Discover the new PIARC publications!
Discover the first publications of the 2016 - 2019 work cycle of the World Road Association (PIARC). They are available in one or more of the Association's three working languages, French, English and Spanish, and are published after a meticulous validation and quality control exercise.
Stay tuned, many more will be available soon!
The Manual takes into account the different PIARC technical reports produced in previous sessions by integrating them into the extended data of the current session.
The earthworks construction process produces earth-structures: cuts, fills or embankments, pavement support structures meeting specifications for stability, deformation, load-bearing capacity, hydraulic or other.
A specific chapter is devoted to environmental aspects and proposals for actions to contribute to sustainable development in the field of earthworks.
Disaster Information Management for Road Administrators
This report identified "Disaster Information Management" and "Disaster Management with the Public" as current important technologies to manage disasters with adapting to the society changes. The report highlighted some case studies for the best practices for improving the management technologies in disaster situations. Therefore, this information would be very beneficial not only to the countries with the disaster risk, but also to the countries, especially to the LMICs, for improving the structures in management of disastrous situation.
This report also highlights the fact that these identified management technologies has limitations for applying to the countries because risk-awareness is a key influence on the ability of a country to prepare for managing disasters. Therefore, careful investigation of the risk awareness of the society is needed for their transferability and applicability in advance.
International Development of Application Methods of De-icing Chemicals - State of the Art and Best Practice
The PIARC technical committee Winter Service conducted a survey of winter maintenance in the countries represented in PIARC. Scopes were winter maintenance standards, type of de-icing chemicals and application methods. Besides current development also research projects and guidelines have been compiled.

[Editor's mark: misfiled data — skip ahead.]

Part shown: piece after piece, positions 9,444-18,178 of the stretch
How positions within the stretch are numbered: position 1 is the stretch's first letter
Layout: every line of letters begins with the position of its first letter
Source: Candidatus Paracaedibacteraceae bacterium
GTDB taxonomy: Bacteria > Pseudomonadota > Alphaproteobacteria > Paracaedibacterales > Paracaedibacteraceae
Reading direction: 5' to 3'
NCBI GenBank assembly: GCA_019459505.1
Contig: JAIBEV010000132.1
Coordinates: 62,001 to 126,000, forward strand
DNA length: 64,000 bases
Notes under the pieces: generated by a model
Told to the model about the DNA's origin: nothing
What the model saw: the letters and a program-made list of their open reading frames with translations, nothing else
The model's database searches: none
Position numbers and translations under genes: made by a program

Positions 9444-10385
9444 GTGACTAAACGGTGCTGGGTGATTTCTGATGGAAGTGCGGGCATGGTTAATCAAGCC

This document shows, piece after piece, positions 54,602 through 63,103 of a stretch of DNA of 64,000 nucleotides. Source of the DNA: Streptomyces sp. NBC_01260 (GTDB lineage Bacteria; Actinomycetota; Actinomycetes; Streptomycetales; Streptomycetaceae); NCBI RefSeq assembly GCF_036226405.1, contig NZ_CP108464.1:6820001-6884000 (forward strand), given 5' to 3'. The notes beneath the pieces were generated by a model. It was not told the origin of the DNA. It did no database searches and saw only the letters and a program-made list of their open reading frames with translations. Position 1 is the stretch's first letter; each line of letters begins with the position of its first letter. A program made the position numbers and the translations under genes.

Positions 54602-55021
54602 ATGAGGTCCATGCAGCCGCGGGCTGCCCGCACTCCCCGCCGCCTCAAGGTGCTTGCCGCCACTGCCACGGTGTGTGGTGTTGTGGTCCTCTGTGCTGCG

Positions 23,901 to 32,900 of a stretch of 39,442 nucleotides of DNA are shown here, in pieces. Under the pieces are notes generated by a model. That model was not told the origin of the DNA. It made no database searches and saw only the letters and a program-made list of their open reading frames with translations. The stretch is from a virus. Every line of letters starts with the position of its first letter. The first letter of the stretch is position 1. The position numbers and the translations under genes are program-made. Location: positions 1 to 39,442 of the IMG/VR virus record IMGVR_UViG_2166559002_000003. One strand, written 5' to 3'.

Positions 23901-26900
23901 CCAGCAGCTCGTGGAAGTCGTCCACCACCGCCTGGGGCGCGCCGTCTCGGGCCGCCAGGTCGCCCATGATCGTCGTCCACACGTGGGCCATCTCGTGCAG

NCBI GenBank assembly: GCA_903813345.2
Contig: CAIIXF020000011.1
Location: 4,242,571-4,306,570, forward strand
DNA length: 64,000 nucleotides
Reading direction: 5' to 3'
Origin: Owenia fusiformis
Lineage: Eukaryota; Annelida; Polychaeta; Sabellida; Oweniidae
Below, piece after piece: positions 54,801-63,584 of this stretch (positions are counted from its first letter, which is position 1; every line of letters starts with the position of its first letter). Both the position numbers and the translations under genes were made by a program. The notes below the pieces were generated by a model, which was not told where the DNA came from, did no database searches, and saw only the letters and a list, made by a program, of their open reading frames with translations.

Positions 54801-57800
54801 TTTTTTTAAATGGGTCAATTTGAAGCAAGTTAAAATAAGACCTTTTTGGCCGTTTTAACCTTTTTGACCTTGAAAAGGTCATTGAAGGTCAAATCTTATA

The paper sums up the most important findings and analyses, the different winter maintenance standards and techniques. The paper discusses also open questions such as the limit of brine at low temperatures and gives an outlook on future developments.
Low Cost ITS
The objective of this report is to perform an in-depth investigation of the Low cost ITS concept to clarify its definition and investigate all related aspects: service areas, stakeholders and value chain, business model and costs, system architecture, quality of service, system resilience, legal aspects, privacy and standardisation. On these different aspects, whenever possible the comparison between traditional and low-cost approaches is addressed.
For this document to be more than a theoretical guide we have tried to anchor it in reality by illustrating it with twenty case studies that are available in a separate booklet.
Contribution to the improvement of the general guidelines for the development, construction/reconstruction, rehabilitation and maintenance of the Trans-African Highway network - (Annex II)